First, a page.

“With training from traditional consulting firms, hands-on operating experience at top companies, and deep expertise in their respective fields, these independent, on-demand professionals can bring fresh perspectives and in-demand skills across a wide array of consulting engagements,” said the study.

A Winning Solution for Firms and Their Clients

Ms. Klein notes that using on-demand talent in this way has several benefits for professional services firms:

  • The firm can reduce its fixed costs by supplementing teams with extra skills and capacity only when necessary, rather than keeping those resources on hand in a permanent position. This can help the firm maintain or even boost profitability at all stages of the cycle.

Related: Cracking The Code For Talent: Why Leadership Decisions Are Now Tied To Capital Efficient Growth

  • Teams can tap into a broader pool of expertise by leveraging on-demand talent, enabling them to deliver better results to their clients and win new business.
  • Industry and practice areas can have ready access to the right people with the right skills to execute specific client projects, rather than tapping somebody without deep experience “on loan” from another area.
  • Staff can focus on their work and be more productive without having to worry about layoffs during downtimes. And when business is booming, consultants are no longer stretched thin trying to keep up with demand.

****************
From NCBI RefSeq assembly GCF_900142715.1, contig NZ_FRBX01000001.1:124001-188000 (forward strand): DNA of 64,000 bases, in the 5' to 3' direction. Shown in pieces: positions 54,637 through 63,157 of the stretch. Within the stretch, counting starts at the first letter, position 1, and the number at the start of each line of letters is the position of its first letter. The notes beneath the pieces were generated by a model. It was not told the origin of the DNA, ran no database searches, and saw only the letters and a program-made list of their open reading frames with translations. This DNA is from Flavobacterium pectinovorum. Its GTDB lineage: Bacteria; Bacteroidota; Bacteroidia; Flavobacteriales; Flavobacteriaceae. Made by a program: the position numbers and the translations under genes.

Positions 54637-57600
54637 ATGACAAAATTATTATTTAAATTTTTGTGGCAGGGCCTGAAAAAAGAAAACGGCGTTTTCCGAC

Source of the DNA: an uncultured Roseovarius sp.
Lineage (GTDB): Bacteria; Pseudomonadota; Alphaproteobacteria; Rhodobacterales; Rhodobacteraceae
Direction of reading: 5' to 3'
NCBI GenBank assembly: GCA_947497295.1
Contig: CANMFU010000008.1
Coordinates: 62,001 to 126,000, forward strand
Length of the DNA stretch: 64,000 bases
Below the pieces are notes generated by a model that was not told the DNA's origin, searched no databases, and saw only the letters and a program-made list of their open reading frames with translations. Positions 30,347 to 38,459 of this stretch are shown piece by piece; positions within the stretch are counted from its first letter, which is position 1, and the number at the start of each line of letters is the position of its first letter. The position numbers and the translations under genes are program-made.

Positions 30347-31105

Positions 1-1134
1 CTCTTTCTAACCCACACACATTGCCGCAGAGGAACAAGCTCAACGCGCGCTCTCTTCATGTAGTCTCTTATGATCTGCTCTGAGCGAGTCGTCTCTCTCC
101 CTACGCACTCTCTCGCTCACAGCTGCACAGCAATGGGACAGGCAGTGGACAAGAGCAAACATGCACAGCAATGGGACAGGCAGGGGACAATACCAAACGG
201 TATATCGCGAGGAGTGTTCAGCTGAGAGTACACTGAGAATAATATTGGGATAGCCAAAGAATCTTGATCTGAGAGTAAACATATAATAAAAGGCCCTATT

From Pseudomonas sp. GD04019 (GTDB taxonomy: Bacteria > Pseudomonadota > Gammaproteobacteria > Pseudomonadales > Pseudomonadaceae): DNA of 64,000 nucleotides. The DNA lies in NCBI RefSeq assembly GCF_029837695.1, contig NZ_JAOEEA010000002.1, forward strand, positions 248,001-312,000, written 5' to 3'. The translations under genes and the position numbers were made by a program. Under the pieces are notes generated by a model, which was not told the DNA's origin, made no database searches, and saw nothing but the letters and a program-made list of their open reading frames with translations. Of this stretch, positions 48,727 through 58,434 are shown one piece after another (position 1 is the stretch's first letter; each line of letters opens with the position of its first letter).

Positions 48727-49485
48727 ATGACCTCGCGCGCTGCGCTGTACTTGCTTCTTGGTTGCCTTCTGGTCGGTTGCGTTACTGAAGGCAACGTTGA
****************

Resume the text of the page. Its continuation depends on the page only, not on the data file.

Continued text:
New Ways to Work Require Innovative Thinking and Strategic Partners

These decisions are strategic and have to be taken at the highest levels of a firm—i.e., the CEO, CFO, CHRO all have to be in alignment—and the executive team has to be open to new ways of working and be willing to experiment with new staffing models, according to the BTG report. “They also have to be willing to invest in on-demand talent and develop the necessary processes to successfully deploy them,” the study said. “But most of all, they need an experienced, on-demand talent partner who can ensure that the right talent are found for client projects, quickly brought up to speed, and seamlessly integrated into the firm’s teams.”

Regardless of market conditions, Business Talent Group notes that rethinking professional services staffing strategies will be crucial to ensuring the sustainability and profitability of these firms over the long term. “By embracing new ways of working with on-demand talent and partnering with providers, consulting firms can reduce fixed costs, tap into a broader pool of expertise, and deliver better results to their clients,” the report said. “As the consulting industry continues to evolve, firms that can adapt to the changing talent landscape will be the ones that thrive in the years to come.”

Related: Why Agility is the Key to Success Today

Contributed by Scott A. Scanlon, Editor-in-Chief; Dale M. Zupsansky, Managing Editor; and Stephen Sawicki, Managing Editor – Hunt Scanlon Media